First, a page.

University Of Colorado Sued For Religious Discrimination In Vaccine Mandate

DENVER — Sixteen students and faculty joined an ongoing lawsuit last week in partnership with the Thomas More Society alleging religious discrimination by the University of Colorado in the school’s vaccine mandate.

The plaintiffs, now totaling 18 after a Nov. 2 filing to expand the case, are suing the University of Colorado in federal court after being effectively denied religious exemptions to mandatory vaccination against COVID-19. The original lawsuit was filed on Sept. 29.

“This is a simple issue,” said Thomas More Society Senior Counsel Peter Breen in a press release. “The university has clearly violated the rights of its employees and students by agreeing to accommodations for those with health-based objections to the COVID vaccine but reusing to accommodate those with religious exemptions.”

The lawsuit includes 13 faculty plaintiffs ranging from physicians, educators, and administrators with five students suing the University of Colorado Board of Regents, the university president, and chancellor of the university’s Anschutz School of Medicine. The new complaint raises objections from a Catholic doctor and Buddhist student who have declined the vaccine.

The lawsuit was filed days after a 27-year-old nursing student was un-enrolled from the university’s nursing program after administrators reneged on their offer of a religious exemption.

When Caroline Pinto, who is not identified as a plaintiff in the lawsuit against the school, returned for her second semester at the Anschutz Medical Campus, she quickly became a second-class citizen on campus. She was forced to follow a strict regimen of questionnaires and weekly testing. Pinto’s religious exemption remained contingent on her compliance, which also included social distancing at all times both indoors and outdoors while wearing a mask. The only exception was when she was outside more than 10 feet from others.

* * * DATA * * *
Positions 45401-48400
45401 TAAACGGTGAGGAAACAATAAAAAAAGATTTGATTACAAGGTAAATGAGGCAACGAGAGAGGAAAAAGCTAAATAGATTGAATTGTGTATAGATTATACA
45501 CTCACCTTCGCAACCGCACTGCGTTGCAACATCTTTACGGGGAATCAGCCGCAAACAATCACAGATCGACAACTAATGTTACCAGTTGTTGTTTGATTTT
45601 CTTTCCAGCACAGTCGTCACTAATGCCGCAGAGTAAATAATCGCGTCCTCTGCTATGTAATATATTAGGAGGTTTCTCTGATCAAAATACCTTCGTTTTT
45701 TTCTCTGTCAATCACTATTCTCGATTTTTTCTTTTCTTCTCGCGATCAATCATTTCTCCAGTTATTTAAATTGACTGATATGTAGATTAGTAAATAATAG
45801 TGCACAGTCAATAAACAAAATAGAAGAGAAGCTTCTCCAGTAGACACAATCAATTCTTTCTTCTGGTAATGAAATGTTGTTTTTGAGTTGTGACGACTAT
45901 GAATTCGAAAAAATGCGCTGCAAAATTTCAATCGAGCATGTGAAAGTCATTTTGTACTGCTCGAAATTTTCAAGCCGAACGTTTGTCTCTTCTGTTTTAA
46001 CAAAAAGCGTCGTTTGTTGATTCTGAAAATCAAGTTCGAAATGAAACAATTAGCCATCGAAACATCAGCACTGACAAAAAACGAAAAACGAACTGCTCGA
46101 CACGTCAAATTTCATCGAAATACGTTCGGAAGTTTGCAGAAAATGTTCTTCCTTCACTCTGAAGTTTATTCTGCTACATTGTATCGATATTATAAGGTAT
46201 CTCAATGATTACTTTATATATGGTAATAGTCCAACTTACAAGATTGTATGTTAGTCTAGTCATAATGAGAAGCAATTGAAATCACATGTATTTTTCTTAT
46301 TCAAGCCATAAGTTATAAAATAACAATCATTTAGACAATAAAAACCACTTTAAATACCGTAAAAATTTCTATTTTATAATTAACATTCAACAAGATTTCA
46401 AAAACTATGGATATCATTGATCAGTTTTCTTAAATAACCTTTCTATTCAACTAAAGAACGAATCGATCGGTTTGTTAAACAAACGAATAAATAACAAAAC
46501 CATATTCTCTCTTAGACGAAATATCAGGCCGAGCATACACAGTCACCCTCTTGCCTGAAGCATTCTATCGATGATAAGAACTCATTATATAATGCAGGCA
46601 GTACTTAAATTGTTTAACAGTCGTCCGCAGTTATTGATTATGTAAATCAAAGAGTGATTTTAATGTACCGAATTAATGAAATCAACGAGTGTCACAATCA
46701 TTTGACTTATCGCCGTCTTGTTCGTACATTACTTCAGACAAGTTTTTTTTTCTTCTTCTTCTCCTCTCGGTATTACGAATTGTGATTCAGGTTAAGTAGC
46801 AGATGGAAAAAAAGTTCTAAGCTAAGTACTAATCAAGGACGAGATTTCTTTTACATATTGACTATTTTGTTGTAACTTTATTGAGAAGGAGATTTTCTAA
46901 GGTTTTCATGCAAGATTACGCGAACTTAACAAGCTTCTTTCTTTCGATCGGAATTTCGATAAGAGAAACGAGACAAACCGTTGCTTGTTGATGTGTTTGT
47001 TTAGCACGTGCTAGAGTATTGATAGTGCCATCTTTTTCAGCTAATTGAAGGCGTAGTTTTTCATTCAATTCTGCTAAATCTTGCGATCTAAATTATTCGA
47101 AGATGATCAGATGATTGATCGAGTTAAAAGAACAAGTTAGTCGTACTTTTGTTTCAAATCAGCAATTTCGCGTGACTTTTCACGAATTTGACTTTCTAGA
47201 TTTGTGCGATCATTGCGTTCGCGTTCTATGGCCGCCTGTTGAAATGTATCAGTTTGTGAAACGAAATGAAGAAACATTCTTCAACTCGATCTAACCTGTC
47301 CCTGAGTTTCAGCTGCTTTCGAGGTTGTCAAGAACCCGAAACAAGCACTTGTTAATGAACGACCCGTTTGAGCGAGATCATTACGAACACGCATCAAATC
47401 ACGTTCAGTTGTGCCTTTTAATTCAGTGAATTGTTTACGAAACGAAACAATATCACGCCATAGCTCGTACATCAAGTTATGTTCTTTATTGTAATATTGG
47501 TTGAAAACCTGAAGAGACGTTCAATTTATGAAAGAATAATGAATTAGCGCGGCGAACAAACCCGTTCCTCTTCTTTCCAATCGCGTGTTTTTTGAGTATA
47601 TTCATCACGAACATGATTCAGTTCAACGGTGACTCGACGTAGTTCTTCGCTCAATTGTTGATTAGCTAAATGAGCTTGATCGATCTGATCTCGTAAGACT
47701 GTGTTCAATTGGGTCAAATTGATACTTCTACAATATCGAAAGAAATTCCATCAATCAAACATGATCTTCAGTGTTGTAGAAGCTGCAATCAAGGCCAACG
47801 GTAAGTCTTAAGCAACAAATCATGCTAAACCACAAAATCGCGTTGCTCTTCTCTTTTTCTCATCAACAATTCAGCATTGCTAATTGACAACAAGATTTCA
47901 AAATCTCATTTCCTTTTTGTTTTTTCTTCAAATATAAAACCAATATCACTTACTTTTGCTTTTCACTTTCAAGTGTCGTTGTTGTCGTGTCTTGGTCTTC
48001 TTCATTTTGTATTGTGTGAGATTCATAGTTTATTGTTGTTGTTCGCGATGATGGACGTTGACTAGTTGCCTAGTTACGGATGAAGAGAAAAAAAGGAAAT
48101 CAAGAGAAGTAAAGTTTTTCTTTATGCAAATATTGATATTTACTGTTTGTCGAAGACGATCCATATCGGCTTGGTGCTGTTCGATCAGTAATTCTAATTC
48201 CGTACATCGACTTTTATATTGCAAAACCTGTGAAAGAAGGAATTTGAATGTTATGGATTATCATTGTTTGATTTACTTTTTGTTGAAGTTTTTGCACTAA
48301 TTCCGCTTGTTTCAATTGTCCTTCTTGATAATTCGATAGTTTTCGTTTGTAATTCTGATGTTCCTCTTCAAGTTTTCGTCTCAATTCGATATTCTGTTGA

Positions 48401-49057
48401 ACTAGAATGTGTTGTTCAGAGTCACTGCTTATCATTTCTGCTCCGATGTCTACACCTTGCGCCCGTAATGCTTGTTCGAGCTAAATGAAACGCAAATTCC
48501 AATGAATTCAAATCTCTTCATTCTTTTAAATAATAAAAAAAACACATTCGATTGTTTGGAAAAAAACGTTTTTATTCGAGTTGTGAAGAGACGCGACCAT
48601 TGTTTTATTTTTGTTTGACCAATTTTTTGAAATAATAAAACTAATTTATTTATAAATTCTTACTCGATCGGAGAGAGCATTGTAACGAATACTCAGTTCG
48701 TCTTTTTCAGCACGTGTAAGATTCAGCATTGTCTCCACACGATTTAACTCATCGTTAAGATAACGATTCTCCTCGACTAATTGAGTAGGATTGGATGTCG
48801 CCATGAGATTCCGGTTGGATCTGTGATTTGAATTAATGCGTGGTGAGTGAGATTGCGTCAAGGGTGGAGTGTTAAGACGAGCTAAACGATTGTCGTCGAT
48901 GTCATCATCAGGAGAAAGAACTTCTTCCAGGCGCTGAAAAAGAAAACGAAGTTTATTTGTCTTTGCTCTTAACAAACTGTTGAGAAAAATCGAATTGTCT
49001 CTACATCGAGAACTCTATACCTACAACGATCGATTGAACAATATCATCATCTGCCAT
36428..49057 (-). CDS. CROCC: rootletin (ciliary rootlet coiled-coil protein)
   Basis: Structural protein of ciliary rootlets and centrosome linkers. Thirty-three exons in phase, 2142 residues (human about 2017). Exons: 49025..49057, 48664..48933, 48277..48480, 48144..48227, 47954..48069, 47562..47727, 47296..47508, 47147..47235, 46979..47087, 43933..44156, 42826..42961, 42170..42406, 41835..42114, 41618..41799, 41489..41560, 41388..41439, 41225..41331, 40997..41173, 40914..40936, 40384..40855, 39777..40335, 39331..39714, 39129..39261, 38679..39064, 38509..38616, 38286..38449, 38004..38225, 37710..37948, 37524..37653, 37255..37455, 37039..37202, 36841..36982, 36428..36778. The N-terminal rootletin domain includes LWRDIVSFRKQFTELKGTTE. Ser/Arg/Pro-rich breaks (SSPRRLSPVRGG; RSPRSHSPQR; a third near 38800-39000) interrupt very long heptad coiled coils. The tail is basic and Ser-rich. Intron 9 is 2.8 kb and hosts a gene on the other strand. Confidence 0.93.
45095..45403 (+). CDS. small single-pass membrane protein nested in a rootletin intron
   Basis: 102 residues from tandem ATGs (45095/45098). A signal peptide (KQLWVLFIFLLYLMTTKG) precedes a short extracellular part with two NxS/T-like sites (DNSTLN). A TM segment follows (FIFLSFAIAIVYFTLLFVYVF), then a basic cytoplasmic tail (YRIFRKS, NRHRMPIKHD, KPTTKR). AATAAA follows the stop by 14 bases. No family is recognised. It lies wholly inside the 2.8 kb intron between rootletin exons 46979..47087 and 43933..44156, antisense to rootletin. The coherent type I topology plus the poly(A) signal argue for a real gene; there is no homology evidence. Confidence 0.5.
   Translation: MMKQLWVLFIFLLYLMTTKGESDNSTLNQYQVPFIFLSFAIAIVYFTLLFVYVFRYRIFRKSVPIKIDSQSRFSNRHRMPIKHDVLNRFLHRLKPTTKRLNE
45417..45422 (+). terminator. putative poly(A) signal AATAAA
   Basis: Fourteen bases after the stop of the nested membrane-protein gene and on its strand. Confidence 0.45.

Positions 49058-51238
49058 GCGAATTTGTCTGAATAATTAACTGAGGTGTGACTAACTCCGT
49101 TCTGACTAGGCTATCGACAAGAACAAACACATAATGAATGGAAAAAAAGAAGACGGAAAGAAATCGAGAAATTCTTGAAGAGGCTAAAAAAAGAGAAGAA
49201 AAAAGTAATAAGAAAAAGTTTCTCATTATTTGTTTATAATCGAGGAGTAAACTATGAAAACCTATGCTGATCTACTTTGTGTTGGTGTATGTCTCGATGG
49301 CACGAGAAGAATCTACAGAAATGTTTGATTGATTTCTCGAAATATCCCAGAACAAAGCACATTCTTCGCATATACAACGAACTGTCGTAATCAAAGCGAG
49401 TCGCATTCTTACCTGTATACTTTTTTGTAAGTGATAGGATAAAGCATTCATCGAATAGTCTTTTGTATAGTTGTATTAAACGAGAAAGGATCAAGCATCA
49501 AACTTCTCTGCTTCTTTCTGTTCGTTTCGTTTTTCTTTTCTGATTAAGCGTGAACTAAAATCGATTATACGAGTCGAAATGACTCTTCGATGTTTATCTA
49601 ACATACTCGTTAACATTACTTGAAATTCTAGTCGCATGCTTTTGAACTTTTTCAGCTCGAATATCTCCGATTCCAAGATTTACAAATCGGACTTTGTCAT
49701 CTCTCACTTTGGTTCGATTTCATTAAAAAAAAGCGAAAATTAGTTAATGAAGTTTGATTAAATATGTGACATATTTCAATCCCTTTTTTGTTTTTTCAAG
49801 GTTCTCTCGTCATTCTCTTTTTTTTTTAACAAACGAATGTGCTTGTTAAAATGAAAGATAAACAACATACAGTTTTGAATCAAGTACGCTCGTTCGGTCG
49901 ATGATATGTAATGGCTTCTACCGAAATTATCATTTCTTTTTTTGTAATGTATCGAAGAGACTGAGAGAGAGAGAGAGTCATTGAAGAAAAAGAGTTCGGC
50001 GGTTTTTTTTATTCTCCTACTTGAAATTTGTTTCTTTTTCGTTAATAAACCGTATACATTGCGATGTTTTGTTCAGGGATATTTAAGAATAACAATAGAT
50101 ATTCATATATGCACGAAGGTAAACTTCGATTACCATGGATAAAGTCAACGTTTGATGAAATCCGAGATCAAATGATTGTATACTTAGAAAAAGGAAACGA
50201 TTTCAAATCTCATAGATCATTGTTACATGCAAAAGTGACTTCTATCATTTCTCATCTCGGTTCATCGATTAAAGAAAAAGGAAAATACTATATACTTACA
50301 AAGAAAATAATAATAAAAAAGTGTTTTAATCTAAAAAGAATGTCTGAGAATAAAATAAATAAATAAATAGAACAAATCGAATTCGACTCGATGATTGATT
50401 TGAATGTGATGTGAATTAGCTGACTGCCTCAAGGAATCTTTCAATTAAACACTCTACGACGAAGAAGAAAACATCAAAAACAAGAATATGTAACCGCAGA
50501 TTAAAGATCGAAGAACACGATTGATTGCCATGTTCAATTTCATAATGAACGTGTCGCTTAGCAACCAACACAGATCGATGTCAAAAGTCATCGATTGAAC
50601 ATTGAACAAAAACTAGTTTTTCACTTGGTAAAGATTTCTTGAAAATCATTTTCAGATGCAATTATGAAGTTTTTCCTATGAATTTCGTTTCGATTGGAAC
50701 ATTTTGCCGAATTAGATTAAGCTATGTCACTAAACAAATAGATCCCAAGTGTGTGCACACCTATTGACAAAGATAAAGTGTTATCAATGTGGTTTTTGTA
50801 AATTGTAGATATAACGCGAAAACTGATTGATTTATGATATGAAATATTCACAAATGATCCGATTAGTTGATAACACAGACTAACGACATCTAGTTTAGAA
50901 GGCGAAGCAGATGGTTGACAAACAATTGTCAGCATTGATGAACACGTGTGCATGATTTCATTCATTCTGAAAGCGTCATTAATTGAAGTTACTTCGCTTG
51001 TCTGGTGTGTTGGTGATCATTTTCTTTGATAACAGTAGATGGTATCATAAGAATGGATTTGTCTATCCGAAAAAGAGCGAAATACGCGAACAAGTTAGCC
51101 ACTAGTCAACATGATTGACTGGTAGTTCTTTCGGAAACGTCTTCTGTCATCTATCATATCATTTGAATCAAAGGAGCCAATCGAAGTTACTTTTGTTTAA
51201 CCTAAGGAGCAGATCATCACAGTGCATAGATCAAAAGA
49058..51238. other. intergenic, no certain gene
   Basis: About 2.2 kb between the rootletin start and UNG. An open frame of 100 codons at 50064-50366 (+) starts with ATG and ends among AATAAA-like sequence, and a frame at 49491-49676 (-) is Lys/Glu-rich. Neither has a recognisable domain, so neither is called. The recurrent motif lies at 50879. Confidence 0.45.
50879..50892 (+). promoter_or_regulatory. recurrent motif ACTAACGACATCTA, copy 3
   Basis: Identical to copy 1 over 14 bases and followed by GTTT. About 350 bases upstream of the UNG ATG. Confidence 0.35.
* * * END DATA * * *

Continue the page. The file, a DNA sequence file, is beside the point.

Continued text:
“I heard I was in compliance,” Pinto told The Federalist in a September interview after she checked for reassurance with the school.

Just days into the semester, however, the school escalated its demands for students to remain enrolled without vaccination. After Pinto submitted a more than 800-word essay on her religious objections within the three-day timeline given by the school, the university un-enrolled her anyway.

“We are prevented from discussing any students under the Family Educational Rights and Privacy Act (FERPA),” a spokesman wrote in a statement to The Federalist at the time in refusing to offer a detailed explanation. “CU Anschutz strives to be a public health leader in Colorado and beyond and implement campus policies that reflect its values and mission.”

The University of Colorado did not respond to The Federalist’s request for comment on the lawsuit.

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